Neither Virat nor Babar but this player was the World No. 1 Batsman for Most Days

Neither Virat nor Babar but this player was the World No. 1 Batsman for Most Days

In the dynamic world of One Day Internationals (ODIs), numerous batsmen have not only participated but also reshaped the game with their distinct styles and exceptional skills. The ODI format, blending the endurance of classical test matches with the fast-paced excitement of T20 cricket, has been a platform where legends emerge records are established and the standard of excellence is consistently elevated.

Recently Indian opener Shubman Gill has ascended to the pinnacle of the ICC Men’s ODI Ranking for Batters, surpassing the impressive 952-day reign of Pakistan captain Babar Azam. This change in the top spot serves as a testament to the ever-evolving nature of the sport and the emergence of new talents.

Nevertheless, such dramatic shifts in rankings are not unprecedented in the cricketing world. Throughout the years, numerous batsmen have held the prestigious position of the number one ODI batsman for extended periods, leaving an indelible mark in history.

Let’s explore the top 6 batsmen who have occupied the highest position in the ICC ODI Rankings for Batters for the most extended durations.

6th Rank- Babar Azam: 952 days

Babar Azam’s name echoes with cricketing sophistication and technical mastery. Since debuting in 2015, he has firmly established himself as a pillar of the Pakistani batting order. His ascent to the top was not merely a climb; it was a confident saunter marked by a swagger of class and finesse.

For an illustrious span of 952 days, Babar Azam was the batsman every bowler dreaded but secretly admired. Wielding a bat that appeared to softly converse with the cricket ball, Babar’s reign as the premier ODI batsman became the stuff of legends.

5th Rank: Brian Lara: 1049 days

Lara’s cricketing journey, spanning from 1990 to 2007, was adorned with numerous awe-inspiring innings, highlighting his extraordinary talent. His distinctive high back-lift and agile footwork became his signature, enabling him to masterfully handle both spin and pace.

From March 9, 1996 to January 21, 1999 Lara wasn’t merely engaged in playing cricket; he was crafting enchantment. This West Indian maestro with a bat in hand ruled the ODI realm for an impressive 1049 days, delivering strokes that captivated audiences and left opponents in sheer admiration. His batting transcended mere effectiveness; it was an artistic expression, a spectacle that compelled fans and rivals alike to tip their hats.

4th Rank- Dean Jones: 1146 days

Jones revolutionised the landscape of one-day batting during his tenure from 1984 to 1994. As a right-handed middle-order batsman, Jones showcased an avant-garde and aggressive approach, ahead of his contemporaries in ODI cricket. Renowned for his fearless batting style, he often launched attacks on bowlers right from the beginning. Jones, for an impressive 1146 days spanning from January 4, 1990 to February 22, 1993 defied conventional norms in ODI batting.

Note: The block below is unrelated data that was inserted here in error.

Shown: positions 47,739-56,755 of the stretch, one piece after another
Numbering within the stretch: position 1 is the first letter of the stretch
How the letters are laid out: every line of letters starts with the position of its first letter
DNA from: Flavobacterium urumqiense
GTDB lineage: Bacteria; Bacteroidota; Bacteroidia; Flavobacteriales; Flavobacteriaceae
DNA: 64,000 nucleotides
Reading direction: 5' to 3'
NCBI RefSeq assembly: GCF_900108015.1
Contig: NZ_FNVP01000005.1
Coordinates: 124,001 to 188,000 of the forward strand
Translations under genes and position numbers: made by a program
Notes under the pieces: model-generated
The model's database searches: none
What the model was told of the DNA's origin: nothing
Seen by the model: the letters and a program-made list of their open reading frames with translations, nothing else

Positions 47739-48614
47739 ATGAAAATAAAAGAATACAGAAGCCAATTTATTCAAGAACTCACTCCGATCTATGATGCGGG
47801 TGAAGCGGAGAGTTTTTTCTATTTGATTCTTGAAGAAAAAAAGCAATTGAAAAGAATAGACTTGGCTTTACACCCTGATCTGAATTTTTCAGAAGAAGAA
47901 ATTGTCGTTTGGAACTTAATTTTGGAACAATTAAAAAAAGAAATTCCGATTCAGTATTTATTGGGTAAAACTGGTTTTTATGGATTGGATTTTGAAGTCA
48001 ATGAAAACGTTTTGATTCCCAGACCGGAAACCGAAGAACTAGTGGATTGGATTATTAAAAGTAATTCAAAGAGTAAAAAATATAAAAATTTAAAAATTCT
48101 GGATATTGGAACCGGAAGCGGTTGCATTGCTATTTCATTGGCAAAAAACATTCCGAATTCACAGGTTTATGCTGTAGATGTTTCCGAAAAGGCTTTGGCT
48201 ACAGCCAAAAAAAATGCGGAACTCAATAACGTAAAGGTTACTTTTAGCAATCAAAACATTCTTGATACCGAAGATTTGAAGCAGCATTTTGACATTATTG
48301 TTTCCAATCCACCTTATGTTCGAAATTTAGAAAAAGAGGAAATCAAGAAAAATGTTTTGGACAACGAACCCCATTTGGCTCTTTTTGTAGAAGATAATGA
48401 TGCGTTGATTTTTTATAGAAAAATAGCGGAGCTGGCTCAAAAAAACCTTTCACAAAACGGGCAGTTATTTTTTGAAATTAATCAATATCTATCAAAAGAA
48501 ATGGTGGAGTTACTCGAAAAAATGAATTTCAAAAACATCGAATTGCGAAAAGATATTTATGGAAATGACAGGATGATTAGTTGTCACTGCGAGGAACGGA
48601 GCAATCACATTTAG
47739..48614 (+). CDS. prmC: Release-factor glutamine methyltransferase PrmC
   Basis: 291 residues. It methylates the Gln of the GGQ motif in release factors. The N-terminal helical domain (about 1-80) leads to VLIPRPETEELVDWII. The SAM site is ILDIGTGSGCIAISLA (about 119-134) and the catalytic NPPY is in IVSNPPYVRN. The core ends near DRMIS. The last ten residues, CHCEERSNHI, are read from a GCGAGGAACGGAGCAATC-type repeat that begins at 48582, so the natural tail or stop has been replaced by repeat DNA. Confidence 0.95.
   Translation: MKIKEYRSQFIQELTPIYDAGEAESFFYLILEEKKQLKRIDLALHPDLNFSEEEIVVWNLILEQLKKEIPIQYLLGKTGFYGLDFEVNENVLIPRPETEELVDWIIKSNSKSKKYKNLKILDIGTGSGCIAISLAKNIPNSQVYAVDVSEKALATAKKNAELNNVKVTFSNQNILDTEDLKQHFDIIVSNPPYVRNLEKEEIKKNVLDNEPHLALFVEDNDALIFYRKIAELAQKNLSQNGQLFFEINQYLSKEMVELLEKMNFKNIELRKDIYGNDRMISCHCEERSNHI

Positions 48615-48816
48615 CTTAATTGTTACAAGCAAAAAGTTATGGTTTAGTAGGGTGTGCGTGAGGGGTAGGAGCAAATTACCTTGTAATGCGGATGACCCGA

Jones was the individual who dared to challenge tradition with a smirk. His game was all about sly singles, daring runs, and an unyielding determination to redefine the spirit of the gentleman’s game. His reign wasn’t merely a timeframe; it marked a revolution in cricketing attire.

3rd Rank- Virat Kohli: 1258 days

Entering the international stage in 2008, Kohli swiftly rose to prominence as one of the world’s most formidable batsmen. Kohli’s batting prowess is marked by his exceptional wrist control, impeccable timing and an assertive approach that never compromises on technique. His knack for successfully chasing down substantial targets in high-pressure situations has earned him the title of ‘the chase master’.

From October 22, 2017 to April 1, 2021 Kohli transformed into a run-scoring machine with an insatiable appetite. This Indian cricket maestro wasn’t merely accumulating runs; he was relentlessly pursuing them with a ferocity and passion that were both intimidating and inspiring. His dominance over the ODI arena wasn’t just a rule; it was a juggernaut that appeared unstoppable.

2nd Rank: Michael Bevan

Narrowly surpassing Kohli, Bevan from January 22, 1999 to July 3, 2002 was the batsman you desired at the crease during challenging moments. His time with the Australian team was distinguished by his exceptional ability to guide his team to victory from precarious situations.

As a left-handed middle-order batsman, Bevan’s approach was marked by his calm and composed demeanour, even in the face of intense pressure. This Australian maestro of the chase embodied serenity in a storm. He didn’t just conclude games; he crafted them with a poised demeanour that concealed the tumultuous situations he often encountered. Bevan’s reign at the top was a masterclass in handling pressure.

1st Rank- Viv Richards: 1748 days

Then comes Sir Viv Richards, the individual who, for a span of 1748 days from January 8, 1984 to October 20, 1988 did more than play cricket; he dominated it. Richards participated in an era where scoring rapidly in ODIs was uncommon, yet his strike rate and average outshone his time. His capacity to strike the ball with immense power, coupled with his fearless approach, made him a bowlers’ nightmare.

As a pivotal player in the West Indies team, he significantly contributed to their supremacy in world cricket. This West Indian legend held a cricketing throne, wielding his bat like a sceptre. With an unparalleled swagger and an unapologetically aggressive style, Viv’s reign wasn’t just a period of dominance; it was an era of regal supremacy in ODI cricket.

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